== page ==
Urothelial carcinoma of the bladder (or bladder cancer, BC) is one of the most common cancers in the Western world. Because high-grade invasive bladder cancers (HGIBC) can progress to life threatening metastases, identifying a natural compound that specifically inhibits BC invasion and metastasis is of tremendous importance for potentially reducing mortality as a result of this disease. Isorhapontigenin (ISO) i a new derivative of stilbene, and isolated from a Chinese herb that has been used in China for treatment of BCs for hundreds of years without understanding of molecular mechanisms. Thus, the goal of this proposal is to determine the ISO potential therapeutic effect and the molecular mechanisms responsible for this anti-cancer activity. Our preliminary studies found that the X-linked inhibitor of the apoptosis protein (XIAP) was extremely highly expressed in all of the human invasive BC tissues that were tested, but it was barely detectable in all adjacent normal bladder tissues, and that XIAP expression level was also markedly elevated in BBN-induced invasive BC tissues in p53-/-/pRb-/- mice as compared with that from wild-type mice and oncogenic Ras- induced low-grade BCs. We also found that XIAP was significantly higher in cultured human BC cells derived from HGIBC than from those derived from low-grade papillary bladder tumors (LGPBT). Moreover, we showed that treatment of BC cells with ISO inhibited HGIBC T24T cell migration and invasion, was accompanied with specific inhibition of Sp-1 transactivation and XIAP downregulation at the transcription level without affecting cell proliferation at doses of 5-10 M. Thus, we hypothesize that ISO is an effective therapeutic agent for the inhibition of BC invasion in vitro and BC invasion and metastasis in vivo via downregulation of the Sp-1/XIAP pathway. We will test this with the following aims: 1: To test the hypothesis that XIAP downregulation by ISO is responsible for its inhibition of BBN-induced BC formation in the mice lacking both p53 and pRb; 2: To evaluate the hypothesis that SP-1 is a major target for ISO downregulation of XIAP in BC in vitro and in vivo; 3: To define the molecular mechanisms whereby ISO inhibits the BC development in vitro and in vivo. Success of the proposal will facilitate our understanding of the molecular mechanism(s) responsible for the anti-cancer effects of ISO compound. This novel finding will provide valuable information for the design of more effective strategies for utilization of ISO or for the synthesis of other novel conformation- constrained derivatives for the treatment of BCs and other cancers. Taken together with the fact that BC is the most common malignant tumors, responsible for 336,000 new cases and 132,000 deaths annually worldwide, the studies should in turn help improve the clinical outcome of patients with BCs.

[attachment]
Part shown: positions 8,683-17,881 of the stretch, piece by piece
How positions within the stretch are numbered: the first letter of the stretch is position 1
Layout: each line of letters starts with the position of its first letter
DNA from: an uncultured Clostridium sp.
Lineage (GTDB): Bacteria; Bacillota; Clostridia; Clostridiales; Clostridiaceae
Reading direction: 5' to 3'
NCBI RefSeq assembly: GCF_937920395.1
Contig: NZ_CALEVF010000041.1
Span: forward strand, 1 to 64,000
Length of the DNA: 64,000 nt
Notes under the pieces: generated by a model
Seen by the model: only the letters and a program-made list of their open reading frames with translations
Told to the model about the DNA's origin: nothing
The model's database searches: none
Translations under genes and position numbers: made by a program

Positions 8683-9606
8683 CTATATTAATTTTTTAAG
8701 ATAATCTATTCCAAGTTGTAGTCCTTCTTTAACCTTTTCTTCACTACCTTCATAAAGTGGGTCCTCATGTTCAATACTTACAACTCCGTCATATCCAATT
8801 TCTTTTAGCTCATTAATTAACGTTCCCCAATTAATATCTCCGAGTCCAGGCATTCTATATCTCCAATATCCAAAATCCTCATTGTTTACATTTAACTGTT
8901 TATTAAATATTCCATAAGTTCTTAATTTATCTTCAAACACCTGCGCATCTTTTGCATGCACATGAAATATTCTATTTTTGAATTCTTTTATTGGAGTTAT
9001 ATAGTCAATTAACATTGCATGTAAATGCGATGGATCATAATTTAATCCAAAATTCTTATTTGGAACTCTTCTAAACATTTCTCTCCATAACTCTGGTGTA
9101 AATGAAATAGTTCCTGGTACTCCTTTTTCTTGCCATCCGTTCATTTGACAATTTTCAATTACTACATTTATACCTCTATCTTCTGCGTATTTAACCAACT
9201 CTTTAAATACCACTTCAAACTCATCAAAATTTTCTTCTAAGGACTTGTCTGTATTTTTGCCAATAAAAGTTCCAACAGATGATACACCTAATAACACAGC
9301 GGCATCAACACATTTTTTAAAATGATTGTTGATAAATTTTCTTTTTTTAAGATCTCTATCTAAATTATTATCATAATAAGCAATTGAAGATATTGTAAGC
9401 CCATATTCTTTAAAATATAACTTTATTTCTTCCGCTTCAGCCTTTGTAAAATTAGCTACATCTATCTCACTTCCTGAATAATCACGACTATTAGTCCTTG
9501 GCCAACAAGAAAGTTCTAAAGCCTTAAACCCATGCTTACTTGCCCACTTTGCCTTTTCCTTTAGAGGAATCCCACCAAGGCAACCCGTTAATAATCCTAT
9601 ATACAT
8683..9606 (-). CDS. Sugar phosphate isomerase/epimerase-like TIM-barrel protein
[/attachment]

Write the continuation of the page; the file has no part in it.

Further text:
Urothelial carcinoma of the bladder (or bladder cancer, BC) is one of the most common cancers in the Western world. Isorhapontigenin (ISO) is a new derivative of stilbene that has been isolated from the Gnetum Hainanense, a Chinese herb that has been used in China for treatment of BCs for hundreds of years without understanding of molecular mechanisms. Based on our preliminary studies, this proposal is to test the hypothesis that downregulation of X-linked inhibitor of apoptosis protein (XIAP) is responsible for the ISO therapeutic effect on BCs by mediating apoptosis and inhibiting cell migration. The significance of the studies proposed in this grant lies in identifying ISO as a mechanism-based anti-cancer novel agent against invasive BCs and providing a basis for possible clinical trials exploring the usefulness of ISO or other novel conformation-constrained derivatives as a promised agent against BCs in humans.
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